May 20, 2017: $100-billion deal? LOL. It's $110 billion immediately and $350 billion over 10 years. I did not read the story; just the headline. But one must remember this: the Saudis will need foreign expertise to do all they plan including a new militant monitoring operations center, and one can assume "the Donald" was assured by the Saudis that American companies would get first crack at new ventures. I would assume most military hardware will come from the US. By the way, this is single largest arms deal in the history of the US. And had someone else been president, it's very likely Russia would have gotten the sale. Just saying.
May 17, 2017: John Kemp -- SENIOR Gulf OPEC source wonders how to square billions of dollars of deals to be signed in KSA during Trump visit with austerity programme?
From Reuters: among everything else, it looks like Trump will announce a $100-billion-arms-deal for Saudi Arabia on his Mideast tour. From the article:
The arms package could end up surpassing more than $300 billion over a decade to help Saudi Arabia boost its defensive capabilities while still maintaining U.S. ally Israel's qualitative military edge over its neighbors.Which means Israel is going to get some kind of huge arms deal also.
It also begs the question where Saudi Arabia will come up with the money. Perhaps some Wall Street bank. You think?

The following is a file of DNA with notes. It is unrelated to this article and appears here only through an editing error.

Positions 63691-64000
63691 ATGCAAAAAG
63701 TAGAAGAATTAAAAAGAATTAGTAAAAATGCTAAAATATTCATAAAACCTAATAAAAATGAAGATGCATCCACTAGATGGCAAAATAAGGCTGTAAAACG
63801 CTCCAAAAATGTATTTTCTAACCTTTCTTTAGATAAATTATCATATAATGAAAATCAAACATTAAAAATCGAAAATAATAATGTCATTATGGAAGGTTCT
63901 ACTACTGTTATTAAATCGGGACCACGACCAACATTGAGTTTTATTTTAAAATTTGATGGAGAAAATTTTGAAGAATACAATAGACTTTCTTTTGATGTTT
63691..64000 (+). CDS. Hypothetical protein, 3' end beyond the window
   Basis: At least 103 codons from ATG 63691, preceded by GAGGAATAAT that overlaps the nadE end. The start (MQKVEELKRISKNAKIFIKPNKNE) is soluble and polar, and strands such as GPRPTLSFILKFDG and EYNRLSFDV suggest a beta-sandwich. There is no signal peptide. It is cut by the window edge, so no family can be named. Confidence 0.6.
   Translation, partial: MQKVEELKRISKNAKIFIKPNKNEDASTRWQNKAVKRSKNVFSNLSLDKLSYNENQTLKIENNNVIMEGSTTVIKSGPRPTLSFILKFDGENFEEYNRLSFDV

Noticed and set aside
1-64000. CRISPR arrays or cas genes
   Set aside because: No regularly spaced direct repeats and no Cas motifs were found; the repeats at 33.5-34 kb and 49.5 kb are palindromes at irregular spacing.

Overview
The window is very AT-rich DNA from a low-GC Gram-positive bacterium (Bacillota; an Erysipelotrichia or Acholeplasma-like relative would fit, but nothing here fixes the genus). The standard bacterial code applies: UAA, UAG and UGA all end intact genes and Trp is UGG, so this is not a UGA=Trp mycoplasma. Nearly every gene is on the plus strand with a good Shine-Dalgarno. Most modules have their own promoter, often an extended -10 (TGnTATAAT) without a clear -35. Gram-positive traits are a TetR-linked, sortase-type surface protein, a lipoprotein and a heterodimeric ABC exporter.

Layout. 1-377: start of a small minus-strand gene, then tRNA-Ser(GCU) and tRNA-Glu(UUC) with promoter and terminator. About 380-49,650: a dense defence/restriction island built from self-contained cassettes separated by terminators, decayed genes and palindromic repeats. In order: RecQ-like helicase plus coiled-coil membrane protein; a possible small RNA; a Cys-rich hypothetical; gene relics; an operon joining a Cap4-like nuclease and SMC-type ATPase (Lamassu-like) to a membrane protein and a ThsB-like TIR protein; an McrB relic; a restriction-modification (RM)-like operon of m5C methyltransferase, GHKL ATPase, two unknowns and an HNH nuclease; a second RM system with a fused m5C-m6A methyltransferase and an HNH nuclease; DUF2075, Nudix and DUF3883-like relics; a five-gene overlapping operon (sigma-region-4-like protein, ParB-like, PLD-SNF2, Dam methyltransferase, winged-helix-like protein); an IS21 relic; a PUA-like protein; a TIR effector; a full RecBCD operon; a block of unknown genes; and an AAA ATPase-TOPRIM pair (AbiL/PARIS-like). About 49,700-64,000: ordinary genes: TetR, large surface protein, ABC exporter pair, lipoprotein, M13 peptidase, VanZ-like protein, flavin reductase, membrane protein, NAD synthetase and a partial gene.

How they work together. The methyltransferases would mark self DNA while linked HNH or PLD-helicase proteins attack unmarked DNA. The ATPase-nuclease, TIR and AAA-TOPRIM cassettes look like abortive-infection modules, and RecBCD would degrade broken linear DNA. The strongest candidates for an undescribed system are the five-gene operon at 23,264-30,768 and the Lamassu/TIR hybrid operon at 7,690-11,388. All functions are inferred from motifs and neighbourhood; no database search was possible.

President Obama first visited Riyadh about the very same time in his first term also (June 3 - 4, 2009) and according to wiki it was mostly discussion, not much substance.
The Dinosaur Page
From The Dallas Morning News, no link; the story is probably everywhere.
A new dinosaur species has been discovered -- the eggs and baby "chicks" were discovered some years ago, but it took researchers awhile to figure out what they had. What they had was this:
"This specimen represents the youngest individual known and the earliest growth stage of a giant oviratorosaur."The new dinosaur species is Beibeilong sinensis, meaning Chinese baby dragon, and the name, if pronounced "baby-long" is correct, it should be easy to remember: it took a long time time to name a Chinese baby dinosaur.
The species is not found in the Princeton Field Guide to Dinosaurs, Gregory S. Paul, c. 2010.
Meanwhile, speaking of dinosaurs, something completely unrelated but pertaining to "Dakota" and "Lakota," from wiki:
Dakotadon is a genus of iguanodont dinosaur from the Barremian-age Lower Cretaceous Lakota Formation of South Dakota, USA, known from a partial skull.
It was first described in 1989 as Iguanodon lakotaensis, by David B. Weishampel and Philip R. Bjork. Its assignment has been controversial.
Some researchers suggest that I. lakotaensis was more basal than I. bernissartensis, and related to Theiophytalia, but David Norman has suggested that it was a synonym of I. bernissartensis.
Gregory S. Paul, working on a revision of iguanodont species, gave I. lakotaensis its own genus (Dakotadon) in 2008.Well, that should settle that.
While we're at it, where was the most well-preserved dinosaur fossil every found? In the Canadian oil sands? Yup. By a miner. From National Geographic.
In life this imposing herbivore—called a nodosaur—stretched 18 feet long and weighed nearly 3,000 pounds. Researchers suspect it initially fossilized whole, but when it was found in 2011, only the front half, from the snout to the hips, was intact enough to recover. The specimen is the best fossil of a nodosaur ever found.